Speaking at the workshop on "Creating an EU Strategy in Mental Health", Michael Huebel, head of the Health Determinants unit of the DG SANCO of the European Commission, stated: "We wish to support governments and other stakeholders in their increasing efforts to promote mental well-being, to prevent mental ill health, and to tackle its causes. There is also a need to defeat the stigma so often associated in this area. Today's forum provides an important platform to communicate our long-term commitment to such action." The Commission is due to publish a document announcing future actions on mental health.
Mental ill health - which includes mental health problems and strain, impaired functioning associated with distress, symptoms, and diagnosable mental disorders, such as schizophrenia, bipolar disorder and depression - contributes heavily to the burden of ill health in Europe with one in four families having at least one member with a mental disorder. (Directorate General for Health and Consumer Protection. The State of Mental Health in the European Union. European Commission, 2004.)
Projections from 1990 to 2020 suggest that the portion of the global burden of disease attributable to mental and brain disorders will rise to 15 percent. (World Health Organization. Mental Health: Responding to the Call to Action. WHO, 2002.) The most common forms of mental ill health in the European Union are anxiety disorders and depression. By the year 2020, depression is expected to be the highest ranking cause of disease in the developed world. (European Commission Green Paper. Improving the mental health of the population: Towards a strategy on mental health for the European Union, 2005. Last accessed August 2007 at http://ec.europa.eu/health/ph_determinants/life_style/mental/green_paper/mental_gp_en.pdf) Mental ill health costs the European Union an estimated 3 percent to 4 percent of gross domestic product (GDP), a tool used to outline the cost to the European Union economy.
The workshop was chaired by John Bowis, Member of European Parliament, Rapporteur for European Parliament's response to the Green Paper, who stated: "Not only is it important to understand the status and determinants of mental health in Europe, but it is also critical for us now to establish and implement a mental health strategy across Europe at grass roots level."
Mr. Michael Grinter, Self-Management Administrator, (MDF - The Bipolar Organization), United Kingdom, reflected on the reality of living with mental illness while Rodney Elgie, Executive Director of GAMIAN-Europe, highlighted the stigma, discrimination and social exclusion experienced by sufferers of mental illness and the importance of promoting patient rights and dignity through patient empowerment and choice at all levels such as treatment, mental health services, work and housing.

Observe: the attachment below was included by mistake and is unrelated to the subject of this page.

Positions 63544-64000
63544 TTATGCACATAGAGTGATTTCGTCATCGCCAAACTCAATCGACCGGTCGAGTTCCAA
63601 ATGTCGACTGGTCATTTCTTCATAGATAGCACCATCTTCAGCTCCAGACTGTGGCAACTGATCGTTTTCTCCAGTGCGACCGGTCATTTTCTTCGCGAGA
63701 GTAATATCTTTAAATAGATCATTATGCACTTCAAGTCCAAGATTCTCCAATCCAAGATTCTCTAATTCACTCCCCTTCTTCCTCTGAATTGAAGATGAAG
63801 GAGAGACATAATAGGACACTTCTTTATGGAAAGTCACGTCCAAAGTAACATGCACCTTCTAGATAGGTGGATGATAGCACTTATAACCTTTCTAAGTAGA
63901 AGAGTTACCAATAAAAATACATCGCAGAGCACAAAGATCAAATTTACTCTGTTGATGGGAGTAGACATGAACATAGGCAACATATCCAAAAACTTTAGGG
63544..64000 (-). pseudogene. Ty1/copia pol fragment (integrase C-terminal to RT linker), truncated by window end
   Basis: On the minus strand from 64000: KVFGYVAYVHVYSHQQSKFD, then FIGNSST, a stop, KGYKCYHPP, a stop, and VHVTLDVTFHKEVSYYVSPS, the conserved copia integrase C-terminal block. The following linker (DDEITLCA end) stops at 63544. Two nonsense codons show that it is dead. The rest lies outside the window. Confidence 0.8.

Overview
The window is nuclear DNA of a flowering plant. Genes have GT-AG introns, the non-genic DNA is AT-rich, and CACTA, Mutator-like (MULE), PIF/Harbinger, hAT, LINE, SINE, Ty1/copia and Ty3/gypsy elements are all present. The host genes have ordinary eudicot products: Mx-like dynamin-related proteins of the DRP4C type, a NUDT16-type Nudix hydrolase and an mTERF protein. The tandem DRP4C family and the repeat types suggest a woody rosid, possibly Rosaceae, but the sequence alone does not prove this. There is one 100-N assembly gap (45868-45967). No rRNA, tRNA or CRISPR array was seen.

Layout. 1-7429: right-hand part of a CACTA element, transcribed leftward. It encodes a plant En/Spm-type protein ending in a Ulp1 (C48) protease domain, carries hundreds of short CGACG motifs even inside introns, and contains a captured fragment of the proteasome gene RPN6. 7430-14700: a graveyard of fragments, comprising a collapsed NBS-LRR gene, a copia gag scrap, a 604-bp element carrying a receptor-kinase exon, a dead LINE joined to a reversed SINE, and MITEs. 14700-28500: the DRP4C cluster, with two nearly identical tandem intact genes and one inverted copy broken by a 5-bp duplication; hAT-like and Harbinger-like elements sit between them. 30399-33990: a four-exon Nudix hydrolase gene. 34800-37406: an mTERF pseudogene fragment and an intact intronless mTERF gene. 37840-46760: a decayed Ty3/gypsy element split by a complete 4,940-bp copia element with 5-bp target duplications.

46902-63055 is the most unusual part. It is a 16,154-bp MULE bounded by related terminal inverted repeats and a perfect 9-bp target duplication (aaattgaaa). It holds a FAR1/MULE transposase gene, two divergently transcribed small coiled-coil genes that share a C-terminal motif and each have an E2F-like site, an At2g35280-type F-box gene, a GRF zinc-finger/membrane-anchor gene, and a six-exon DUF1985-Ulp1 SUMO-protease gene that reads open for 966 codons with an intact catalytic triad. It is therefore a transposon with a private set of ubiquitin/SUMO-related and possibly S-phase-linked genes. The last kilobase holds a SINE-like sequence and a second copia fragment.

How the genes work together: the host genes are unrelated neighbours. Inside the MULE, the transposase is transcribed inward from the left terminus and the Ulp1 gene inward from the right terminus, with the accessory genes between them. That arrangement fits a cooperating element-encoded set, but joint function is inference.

The workshop brought together experts from across the mental health spectrum. Other speakers included Professor Jan Scott, Institute of Psychiatry, London, United Kingdom; David McDaid, Research Fellow, London School of Economics, United Kingdom; and Kevin Jones, Secretary General EUFAMI.
In 2005 the European Commission launched a Green Paper on "Promoting the Mental Health of the Population" which marked the beginning of an extensive consultation to develop an European Union (EU) strategy on mental health. The document outlined the relevance of mental health for some of the EU's strategic policy objectives, proposed the development of a strategy on mental health at Community-level and brought forward possible priorities and suggestions for actions. The consultation period ended in May 2006 and in December 2006 the European Commission issued a report on the responses to the Green Paper.
Eleven percent of the population experience mental disorders. Each year, there are about 90.000 deaths from mental and behavioural disorders and 60.000 from suicide. Mental illness affects one in four or 132,4 million Europeans every year. Disadvantaged groups face a greater risk of mental illness. People with mental disorders may face stigma, discrimination and social exclusion.
EUFAMI, founded in 1992 and based in Belgium, is the European Federation of Associations of Families of People with mental illness and represents the voice of families and carers at the European level. It has 50 member associations from 28 countries across Europe. A founding principle of EUFAMI is that the rights of families as a group must be established and recognised. EUFAMI is committed to work for the improvement of care and welfare for people affected by mental illness.
GAMIAN Europe is an international, non-profit, federation comprising users and consumers, family members, carers, health care professionals, representatives of government bodies and agencies, and other concerned parties who support or are interested in issues affecting those who suffer from a mental illness. GAMIAN Europe encourages and promotes information, education and awareness on current knowledge of the treatment and support available to those affected by mental illness such as bipolar disorder having regard to the latest evidence based material.
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